• Study Club
    The local schools are poorly resourced and the students need English classes to be able to study in upper school. The Youth centres are effectively an afterschool study club. Access to computers allows the children to be vocationally ready for many jobs and greatly enhances the learning materials available. The centres also provide a learning/activity centre for orphans and vulnerable children on a Saturday morning. For children without families, this opportunity is well attended and much appreciated. These centres will be used by more than 100 children each.

    Resources Needed
    The youth centres in Addis Ababa and Barbile both have buildings but very little in the way of educational teaching resources. They both need to purchase books for a school reference library; fiction books; English speaking DVD's; computers; software and antivirus packages, broadband, English, computing, craft and dancing teachers, craft equipment, stationary, sporting equipment, gardening tools and seeds for the edible garden classes.

    Older students assist younger students with their studies. Youth Centre teachers provide the children with individual attention that they struggle to get in school classes of up to 100 students. The Youth Centre environment provides the sponsored and group home children with a study environment, lacking in their homes, where desks and power are not always available.

    Cultural Education
    Preserving an ancient and proud culture, is central to the Ethiopian education enrichment provided by the HFCE Youth Centres. Traditional dancing has been used a means of entertainment and education for many years. It is a celebration of life that children of all ages share in.
    The traditional dancing group has seen success in Ethiopian Idol and danced before heads of state. The skills learnt at the Youth Centre have provided career paths for many of its graduates who now dance professionally.

  • A Real Home
    Instead of being housed in an orphanage dormitory, our group home children live in a family with a foster mother. Prior to the wider community bringing them to HFCE, the group home children counted among the 5 million homeless children in Ethiopia. In the group homes they are nurtured, educated, and given the opportunity to thrive. Children have come from the Hamlin Fistula Clinic, Medecins Sans Frontieres, church steps and abandoned by the roadside.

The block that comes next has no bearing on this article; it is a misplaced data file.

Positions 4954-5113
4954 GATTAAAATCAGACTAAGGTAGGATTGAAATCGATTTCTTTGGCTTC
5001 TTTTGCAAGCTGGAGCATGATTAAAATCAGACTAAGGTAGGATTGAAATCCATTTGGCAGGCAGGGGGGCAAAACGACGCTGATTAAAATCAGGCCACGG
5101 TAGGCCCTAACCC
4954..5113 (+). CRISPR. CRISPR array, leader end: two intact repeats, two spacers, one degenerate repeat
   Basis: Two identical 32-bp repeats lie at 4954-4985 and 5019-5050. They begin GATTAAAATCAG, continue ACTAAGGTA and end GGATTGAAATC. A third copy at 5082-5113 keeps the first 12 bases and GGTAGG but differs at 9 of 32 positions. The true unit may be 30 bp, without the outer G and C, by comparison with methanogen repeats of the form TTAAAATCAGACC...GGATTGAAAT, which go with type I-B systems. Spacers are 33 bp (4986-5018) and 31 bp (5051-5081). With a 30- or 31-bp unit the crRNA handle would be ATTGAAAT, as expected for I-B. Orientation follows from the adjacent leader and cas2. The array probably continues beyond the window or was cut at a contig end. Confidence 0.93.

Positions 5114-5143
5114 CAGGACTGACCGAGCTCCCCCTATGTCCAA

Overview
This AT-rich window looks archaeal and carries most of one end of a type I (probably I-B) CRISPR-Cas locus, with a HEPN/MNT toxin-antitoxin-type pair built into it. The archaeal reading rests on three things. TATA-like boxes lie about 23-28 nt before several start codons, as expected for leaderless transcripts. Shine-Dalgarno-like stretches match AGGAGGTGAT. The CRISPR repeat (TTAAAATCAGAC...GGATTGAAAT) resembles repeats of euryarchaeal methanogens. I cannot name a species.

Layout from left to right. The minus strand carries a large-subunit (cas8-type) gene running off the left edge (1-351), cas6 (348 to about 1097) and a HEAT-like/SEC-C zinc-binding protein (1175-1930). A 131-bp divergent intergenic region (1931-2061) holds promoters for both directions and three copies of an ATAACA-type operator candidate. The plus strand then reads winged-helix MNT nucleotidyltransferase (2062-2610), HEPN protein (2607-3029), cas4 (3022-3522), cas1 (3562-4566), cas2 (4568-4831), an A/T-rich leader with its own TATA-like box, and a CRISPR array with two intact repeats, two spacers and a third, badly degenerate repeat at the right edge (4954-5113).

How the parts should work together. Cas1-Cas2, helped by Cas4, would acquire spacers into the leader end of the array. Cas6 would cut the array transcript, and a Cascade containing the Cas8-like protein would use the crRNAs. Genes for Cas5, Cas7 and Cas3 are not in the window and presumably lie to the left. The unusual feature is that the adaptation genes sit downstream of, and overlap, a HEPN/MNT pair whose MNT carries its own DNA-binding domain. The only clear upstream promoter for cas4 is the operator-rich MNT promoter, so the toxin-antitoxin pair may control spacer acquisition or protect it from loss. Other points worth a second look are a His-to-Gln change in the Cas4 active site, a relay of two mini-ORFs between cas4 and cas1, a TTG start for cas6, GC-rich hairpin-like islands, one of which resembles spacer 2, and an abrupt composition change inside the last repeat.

Educational Success
    Our group home children perform well at school and as they graduate, have achieved at a high level at university and in the workplace.
    Funds are needed for house rent, medical expenses, food, household expenses, wages, educational equipment, clothes and bus fares for school transport.
    The warmth and sense of belonging for the group home children is evident in their demeanour and the exemplary behaviour in welcoming and hosting guests. The high functionality of the 'family' arrangement in the home and the strong spoken English skills of the older children are perhaps also attributable to the group home children’s high attendance rates at the Youth Centres and participation in the Saturday program.
  • The Community Mobilisation and Facilitation Project “CMFP” has many facets and various community groups involved.
 The CMFP employs a full time in-house lawyer at Hope For Children Ethiopia, who works for a remuneration that reflects the charitable status of HFCE.
Rahel Birhanu has been with HFCE for many years and has proved to be an extremely effective and valuable employee.
 Rahel and her team, endeavour to protect and educate the children and the wider community. Perpetrators of child abuse have been successfully prosecuted and the wider community is engaged to help protect the most vulnerable children